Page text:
beef short ribs braised in tomato sauce

When my sister visits with her young kids, I like to make a dish on the first night that’s particularly kid-friendly. While they aren’t picky eaters, they love pizza and spaghetti and hot dogs as much as any other kid. But if I’m cooking, the food has to be Bridget-friendly too. In other words, it has to be fun to cook.

I’ve wanted to perfect a recipe like this for a long time. I had in mind something that wasn’t just tomato sauce with meat added. I wanted the meat to shine, and I wanted the sauce itself to taste distinctly meaty.

To get the intensity I was hoping for, I pulled out every umami trick I know. Beef, obviously, and all the tomatoes don’t hurt. Dried porcini mushrooms, tomato paste (added with the aromatics and browned slightly), and pancetta added layers of meaty flavor.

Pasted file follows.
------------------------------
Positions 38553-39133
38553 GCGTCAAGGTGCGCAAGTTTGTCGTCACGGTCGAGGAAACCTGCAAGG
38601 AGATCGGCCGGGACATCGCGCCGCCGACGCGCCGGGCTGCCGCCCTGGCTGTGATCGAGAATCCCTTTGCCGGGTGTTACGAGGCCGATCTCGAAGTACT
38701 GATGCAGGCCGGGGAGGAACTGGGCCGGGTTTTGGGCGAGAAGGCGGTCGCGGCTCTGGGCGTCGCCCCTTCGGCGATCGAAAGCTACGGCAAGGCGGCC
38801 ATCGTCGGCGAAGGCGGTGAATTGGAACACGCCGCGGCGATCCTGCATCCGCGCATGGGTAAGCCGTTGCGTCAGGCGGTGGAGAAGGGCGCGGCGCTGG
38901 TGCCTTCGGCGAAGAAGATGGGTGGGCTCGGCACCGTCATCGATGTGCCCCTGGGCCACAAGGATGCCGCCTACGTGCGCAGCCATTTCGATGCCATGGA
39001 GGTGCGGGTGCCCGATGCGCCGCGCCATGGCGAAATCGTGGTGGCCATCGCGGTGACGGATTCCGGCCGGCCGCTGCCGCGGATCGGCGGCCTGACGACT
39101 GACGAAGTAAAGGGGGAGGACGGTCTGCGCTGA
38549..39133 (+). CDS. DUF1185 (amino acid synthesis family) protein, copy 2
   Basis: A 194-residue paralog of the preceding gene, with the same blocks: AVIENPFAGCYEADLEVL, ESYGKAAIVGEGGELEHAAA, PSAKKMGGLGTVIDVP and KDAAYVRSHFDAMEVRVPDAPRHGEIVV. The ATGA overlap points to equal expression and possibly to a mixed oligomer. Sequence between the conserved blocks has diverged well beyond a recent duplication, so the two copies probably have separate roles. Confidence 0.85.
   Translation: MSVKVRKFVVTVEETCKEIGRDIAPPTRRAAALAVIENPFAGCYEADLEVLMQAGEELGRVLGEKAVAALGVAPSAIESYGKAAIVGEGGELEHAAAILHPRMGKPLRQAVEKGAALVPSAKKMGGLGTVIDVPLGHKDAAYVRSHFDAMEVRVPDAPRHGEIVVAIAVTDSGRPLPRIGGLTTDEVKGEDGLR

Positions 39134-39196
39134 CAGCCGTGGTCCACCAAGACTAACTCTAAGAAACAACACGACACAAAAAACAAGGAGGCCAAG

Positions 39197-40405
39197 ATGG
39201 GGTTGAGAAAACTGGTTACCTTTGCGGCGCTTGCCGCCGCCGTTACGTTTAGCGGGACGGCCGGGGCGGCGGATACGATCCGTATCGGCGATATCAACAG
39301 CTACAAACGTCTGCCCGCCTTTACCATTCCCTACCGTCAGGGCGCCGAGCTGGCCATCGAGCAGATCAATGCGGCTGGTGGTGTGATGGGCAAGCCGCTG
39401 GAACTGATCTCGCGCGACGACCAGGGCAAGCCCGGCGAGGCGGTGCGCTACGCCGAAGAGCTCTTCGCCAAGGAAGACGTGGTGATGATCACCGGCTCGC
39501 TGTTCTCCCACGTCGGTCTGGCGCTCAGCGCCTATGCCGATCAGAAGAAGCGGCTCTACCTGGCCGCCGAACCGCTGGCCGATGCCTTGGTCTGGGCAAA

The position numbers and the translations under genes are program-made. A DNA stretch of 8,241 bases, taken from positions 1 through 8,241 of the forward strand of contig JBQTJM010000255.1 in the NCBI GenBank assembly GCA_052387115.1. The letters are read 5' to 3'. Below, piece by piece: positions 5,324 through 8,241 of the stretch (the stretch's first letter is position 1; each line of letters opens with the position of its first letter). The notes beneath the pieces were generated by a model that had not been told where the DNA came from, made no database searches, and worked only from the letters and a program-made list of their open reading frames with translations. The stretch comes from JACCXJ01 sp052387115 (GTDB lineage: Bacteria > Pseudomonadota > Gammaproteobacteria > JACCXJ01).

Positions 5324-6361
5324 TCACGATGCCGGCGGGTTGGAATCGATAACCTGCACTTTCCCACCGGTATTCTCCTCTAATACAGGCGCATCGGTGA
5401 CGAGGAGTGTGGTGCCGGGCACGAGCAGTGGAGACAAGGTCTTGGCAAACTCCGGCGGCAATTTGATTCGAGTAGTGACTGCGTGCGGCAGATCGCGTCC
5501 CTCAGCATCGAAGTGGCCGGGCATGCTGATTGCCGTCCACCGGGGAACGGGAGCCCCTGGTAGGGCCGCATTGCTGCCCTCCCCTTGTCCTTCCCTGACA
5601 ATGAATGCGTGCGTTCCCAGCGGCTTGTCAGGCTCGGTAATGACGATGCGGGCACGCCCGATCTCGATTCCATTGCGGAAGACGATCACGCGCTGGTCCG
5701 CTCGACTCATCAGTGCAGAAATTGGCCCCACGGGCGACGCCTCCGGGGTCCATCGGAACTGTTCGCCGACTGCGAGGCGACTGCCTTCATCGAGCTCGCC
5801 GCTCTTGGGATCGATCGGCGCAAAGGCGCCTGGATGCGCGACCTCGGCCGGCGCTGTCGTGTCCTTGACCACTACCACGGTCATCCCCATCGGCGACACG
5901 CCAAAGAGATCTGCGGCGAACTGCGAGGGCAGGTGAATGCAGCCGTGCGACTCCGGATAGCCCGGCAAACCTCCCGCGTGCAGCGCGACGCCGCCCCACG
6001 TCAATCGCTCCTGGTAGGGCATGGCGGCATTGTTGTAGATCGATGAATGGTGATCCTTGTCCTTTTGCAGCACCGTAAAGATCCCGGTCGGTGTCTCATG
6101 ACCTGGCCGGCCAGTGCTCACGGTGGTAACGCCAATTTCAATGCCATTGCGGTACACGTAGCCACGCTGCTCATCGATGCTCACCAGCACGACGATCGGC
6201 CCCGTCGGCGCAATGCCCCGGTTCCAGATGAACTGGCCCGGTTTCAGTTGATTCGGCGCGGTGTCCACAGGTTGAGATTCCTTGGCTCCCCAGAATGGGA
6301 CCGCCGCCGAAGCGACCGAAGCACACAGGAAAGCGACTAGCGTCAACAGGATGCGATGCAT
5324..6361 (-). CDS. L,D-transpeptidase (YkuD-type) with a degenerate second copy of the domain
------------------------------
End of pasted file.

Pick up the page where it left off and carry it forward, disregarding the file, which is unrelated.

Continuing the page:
This is my favorite type of recipe to make. Ingredients are added incrementally, food gets browned and delicious, and all the while, I get to stir and inhale the aroma, stir and inhale. It gets better after the sauce has simmered for hours, and then it becomes stir and taste, stir and taste. Even better is enjoying the meal with pasta, freshly baked bread, salad, a bottle of red wine, and two rambunctious kids and their parents.

One year ago: Lighter Chicken and Dumplings
Two years ago: Chopped Salad
Three years ago: Banana Cream Pie

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Beef Short Ribs Braised in Tomato Sauce

½ ounce dried porcini mushrooms
1 teaspoon olive oil
4 (3-4 pounds total) beef short ribs
salt
3 ounces pancetta, diced
1 onion, diced small
1 carrot, diced small
3 garlic cloves, minced
2 tablespoons tomato paste
½ teaspoon oregano
½ cup wine (red or white, just something that isn’t too sweet or oaky)
2 (28-ounce) cans whole tomatoes with their juice

1. Rinse the mushrooms to remove any dirt clinging to them. Cover them with ½ cup water in a small microwave-safe bowl. Cover the bowl with plastic wrap, poke a few holes in the plastic wrap, and microwave on high power for 30 seconds. Let stand until the mushrooms are softened, about 5 minutes. Use a fork to lift the mushrooms from the liquid; mince the mushrooms, reserving the liquid.